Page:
Eat More Goat

Alex Van Buren
·Food Features Editor

Photo credit: StockFood

So goats are trending again, guys. Three thousand percent more of you have been searching for them online than usual. 

Fainting goats, pygmy goats, goats in a tree, kittens versus goats—you can’t get enough. And who can blame you? This week’s goaty new revelation, of goats dancing on a bendy sheet of steel, is totally mesmerizing

But. (You probably know where this is going, right?) Yes, they are adorable, but they are also—forgive us—delicious.

So as you’re hunting for goat videos, don’t forget about all the mouth-watering ways to cook goat, or use goat cheese, or drizzle goat’s milk caramel on a sundae. Here are a few of our favorite ways to get our goat on. 

Warning: Alternate goat consumption with viewing of adorable goat videos by at least 48 hours. 

Cajeta (Goat’s Milk Caramel)


Photo credit: James Ransom, Food52

Goat’s milk caramel, sometimes called cajeta, adds panache to any sundae, especially those using high-quality vanilla bean or Mexican chocolate ice creams. It’s a little lighter than typical caramel, and a touch less sweet, in the best way. Fat Toad Farm makes a great one, but making your own is a simple lazy day cooking project. 


Recipe adapted from Epicurious

  • 2 quarts goat’s milk

  • 2 cups sugar

  • 1/8 teaspoon pure vanilla extract, preferably Mexican

  • 1/2 teaspoon baking soda dissolved in 1 tablespoon water

In a large saucepan, combine milk, sugar, and vanilla over medium heat. Bring to a simmer, stirring constantly with a wooden spoon until sugar dissolves. Remove the pan from the heat and stir in the baking soda solution. When the bubbling stops, return the pan to the heat, bring back to a simmer, and cook, stirring frequently, for 1 hour, or until it starts to thicken and turn a golden color. Thickening will continue rapidly after this point, so don’t go check your email! Continue to cook, stirring constantly, for another 20 minutes, or until the cajeta is a rich brown color and thick enough to coat the back of the spoon. It should cool to a medium-thick caramel consistency. If it’s too thick, add a small amount of water; if it’s too thin, continue to cook until thickened.

Transfer to a container, let cool, then cover and refrigerate until ready to use. Warm slightly before serving. It will keep for about 1 month in the refrigerator.

Goat Leg


Photo credit: StockFood

If you can get your paws on a goat leg—chat with your butcher, especially a halal butcher, or ask at the Mexican joint that just served you goat tacos—it’s an impressive thing to serve to a big crew. We love the looks of this Food & Wine recipe, which matches the aromatic, savory meat with a lime pickle and Swiss chard.

Goat Cheese


Photo credit: StockFood

There is a ton of great cheese out there, but on the list of the simpler varieties, goat cheese is one of the best. We’re partial to those from Vermont, including the easy-to-find fromage from Vermont Creamery. Use it in salads, or smeared on toasted baguette with ratatouille. And for a party, some of the easiest appetizers in the book are fresh, pitted dates stuffed with goat cheese, sprinkled with black pepper, and wrapped in slices of prosciutto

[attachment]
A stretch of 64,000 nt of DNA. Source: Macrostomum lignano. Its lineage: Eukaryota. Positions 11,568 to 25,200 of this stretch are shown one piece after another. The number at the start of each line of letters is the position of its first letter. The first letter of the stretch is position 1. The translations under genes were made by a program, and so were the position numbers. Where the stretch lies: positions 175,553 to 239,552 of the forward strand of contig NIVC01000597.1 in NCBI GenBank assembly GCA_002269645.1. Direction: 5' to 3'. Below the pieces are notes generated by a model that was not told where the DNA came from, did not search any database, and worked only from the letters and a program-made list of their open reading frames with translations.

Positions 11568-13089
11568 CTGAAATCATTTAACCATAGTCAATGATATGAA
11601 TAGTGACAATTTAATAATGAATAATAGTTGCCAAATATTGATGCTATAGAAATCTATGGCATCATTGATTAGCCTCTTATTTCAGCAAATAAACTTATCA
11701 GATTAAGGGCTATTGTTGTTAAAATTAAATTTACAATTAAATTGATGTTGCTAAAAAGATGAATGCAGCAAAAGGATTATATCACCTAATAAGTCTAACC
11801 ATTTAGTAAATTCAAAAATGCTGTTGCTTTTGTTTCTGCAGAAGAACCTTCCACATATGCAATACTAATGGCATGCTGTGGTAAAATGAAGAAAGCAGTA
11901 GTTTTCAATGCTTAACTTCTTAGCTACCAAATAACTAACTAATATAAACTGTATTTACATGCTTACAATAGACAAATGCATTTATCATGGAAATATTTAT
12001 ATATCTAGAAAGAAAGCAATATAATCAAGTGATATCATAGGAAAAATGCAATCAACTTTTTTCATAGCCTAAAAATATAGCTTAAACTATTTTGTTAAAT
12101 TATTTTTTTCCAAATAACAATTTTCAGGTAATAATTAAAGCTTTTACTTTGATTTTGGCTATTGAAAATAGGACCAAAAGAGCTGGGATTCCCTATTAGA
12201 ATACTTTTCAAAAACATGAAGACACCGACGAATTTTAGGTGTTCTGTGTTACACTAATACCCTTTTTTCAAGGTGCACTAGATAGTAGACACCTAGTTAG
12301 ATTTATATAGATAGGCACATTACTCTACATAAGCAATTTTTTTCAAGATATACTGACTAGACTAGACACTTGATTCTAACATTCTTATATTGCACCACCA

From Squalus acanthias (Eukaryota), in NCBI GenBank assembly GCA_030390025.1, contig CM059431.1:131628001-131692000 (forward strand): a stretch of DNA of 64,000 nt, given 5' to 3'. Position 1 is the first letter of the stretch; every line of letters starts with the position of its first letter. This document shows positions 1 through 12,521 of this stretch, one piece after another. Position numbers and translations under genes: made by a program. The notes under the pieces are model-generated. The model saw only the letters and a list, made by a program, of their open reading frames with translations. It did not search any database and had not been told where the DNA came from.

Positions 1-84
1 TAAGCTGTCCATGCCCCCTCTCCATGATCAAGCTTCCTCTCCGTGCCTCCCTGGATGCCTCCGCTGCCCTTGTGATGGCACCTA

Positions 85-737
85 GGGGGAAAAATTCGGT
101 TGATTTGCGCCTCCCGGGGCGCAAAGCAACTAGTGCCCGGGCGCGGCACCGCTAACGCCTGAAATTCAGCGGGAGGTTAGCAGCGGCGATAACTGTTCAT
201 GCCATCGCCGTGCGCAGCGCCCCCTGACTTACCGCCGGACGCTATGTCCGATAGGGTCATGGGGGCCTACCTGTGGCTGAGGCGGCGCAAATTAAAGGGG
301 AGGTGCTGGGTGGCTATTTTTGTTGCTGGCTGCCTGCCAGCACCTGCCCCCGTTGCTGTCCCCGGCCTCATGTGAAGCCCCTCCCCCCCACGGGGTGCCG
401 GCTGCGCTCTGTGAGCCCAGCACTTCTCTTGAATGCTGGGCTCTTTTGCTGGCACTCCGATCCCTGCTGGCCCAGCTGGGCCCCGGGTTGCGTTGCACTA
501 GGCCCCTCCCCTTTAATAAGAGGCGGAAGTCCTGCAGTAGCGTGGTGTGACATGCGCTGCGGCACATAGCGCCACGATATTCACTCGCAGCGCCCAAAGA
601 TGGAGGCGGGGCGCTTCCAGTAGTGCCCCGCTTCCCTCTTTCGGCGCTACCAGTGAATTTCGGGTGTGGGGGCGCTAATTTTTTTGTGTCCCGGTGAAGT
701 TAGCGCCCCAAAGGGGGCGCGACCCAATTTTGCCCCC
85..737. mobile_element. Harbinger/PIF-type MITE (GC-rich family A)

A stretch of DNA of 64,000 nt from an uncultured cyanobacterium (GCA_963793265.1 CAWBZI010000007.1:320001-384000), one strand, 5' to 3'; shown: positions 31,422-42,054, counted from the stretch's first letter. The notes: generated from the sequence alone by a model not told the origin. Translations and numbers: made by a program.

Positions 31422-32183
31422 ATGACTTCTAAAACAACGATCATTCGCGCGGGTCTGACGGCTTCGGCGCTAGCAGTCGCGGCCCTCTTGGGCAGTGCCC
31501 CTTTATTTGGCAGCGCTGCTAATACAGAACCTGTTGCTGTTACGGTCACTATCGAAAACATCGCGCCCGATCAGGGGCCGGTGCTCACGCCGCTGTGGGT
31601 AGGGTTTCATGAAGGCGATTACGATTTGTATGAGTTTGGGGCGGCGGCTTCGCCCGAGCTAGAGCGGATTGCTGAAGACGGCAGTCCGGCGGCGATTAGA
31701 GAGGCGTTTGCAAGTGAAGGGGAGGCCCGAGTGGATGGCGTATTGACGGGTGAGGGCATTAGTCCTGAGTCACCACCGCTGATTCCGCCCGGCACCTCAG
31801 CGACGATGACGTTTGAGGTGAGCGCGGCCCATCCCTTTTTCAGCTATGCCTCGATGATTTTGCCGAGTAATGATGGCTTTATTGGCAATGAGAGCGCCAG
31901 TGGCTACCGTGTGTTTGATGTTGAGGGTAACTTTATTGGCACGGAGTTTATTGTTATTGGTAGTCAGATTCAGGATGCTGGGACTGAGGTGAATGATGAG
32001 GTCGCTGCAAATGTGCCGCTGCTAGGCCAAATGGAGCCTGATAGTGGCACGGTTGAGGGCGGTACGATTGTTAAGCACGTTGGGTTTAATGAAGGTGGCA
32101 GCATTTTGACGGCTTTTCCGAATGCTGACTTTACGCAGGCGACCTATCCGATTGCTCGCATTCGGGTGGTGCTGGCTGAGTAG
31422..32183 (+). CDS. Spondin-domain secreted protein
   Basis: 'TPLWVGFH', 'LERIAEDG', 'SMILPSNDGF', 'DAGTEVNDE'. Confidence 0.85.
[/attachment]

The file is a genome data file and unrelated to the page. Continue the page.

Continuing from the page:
Goat Tacos


Photo credit: StockFood

Goat, at its best, is less gamey than lamb, with a slightly sweeter flavor. There’s a reason goat tacos are ubiquitous on menus both in Mexico and in major metropolitan areas stateside. Here’s a recipe that starts with a bone-in goat shoulder, leg or neck, which you can occasionally find at butchers. A three-hour chile marinade gets rid of any gamey essence, and queso fresco balances the chiles’ heat beautifully. 

Goat Tacos

Recipe adapted from Epicurious

  • 3 dried guajillo or New Mexico chiles, wiped clean

  • 2 dried ancho chiles, wiped clean

  • 1 pound tomatoes

  • 3 1/2 to 4 pound bone-in goat such as shoulder, neck, or leg

  • 3 garlic cloves

  • 1 1/2 teaspoon dried oregano

  • 1 teaspoon distilled white vinegar

  • 5 whole black peppercorns

  • 3 whole cloves

  • 2 Turkish bay leaves or 1 California

  • 16 to 24 corn tortillas

Slit chiles lengthwise, then stem and deseed. Over a moderate flame, heat a dry skillet until hot, then toast chiles in batches, opened flat like a book, turning and pressing with them with tongs, until they become pliant and and have slightly changed color; this process should only take about 30 seconds per batch. 

Transfer chiles to a bowl and soak in hot water until softened, 20 to 30 minutes.

Coarsely chop tomatoes, reserving juice, and add them to a blender with drained chiles, 3/4 teaspoon salt, and remaining ingredients (save for the tortillas). Puree until smooth, about 1 minute.

Separate goat at the joints into pieces and put in a 3-quart shallow baking dish. Sprinkle with 1 1/2 teaspoons salt.

Pour pureed sauce over meat, coating thoroughly, then cover dish tightly with a double layer of foil and braise in oven until meat is very tender, 3 to 1/2 hours. Remove from oven and cool meat in liquid, uncovered, for about 30 minutes.

Coarsely shred meat with forks, discarding the bones, and mix meat and sauce together thoroughly. Return to oven and cook, covered, until sauce is simmering, about 30 minutes more.

Fifteen minutes before goat is done, wrap 2 stacks of tortillas in foil, and set on the oven rack alongside goat. Serve goat with warm tortillas and a smattering of accompaniments, like sliced radishes, queso fresco, salsa verde, shredded lettuce, fresh cilantro, chopped onion, and lime wedges. 

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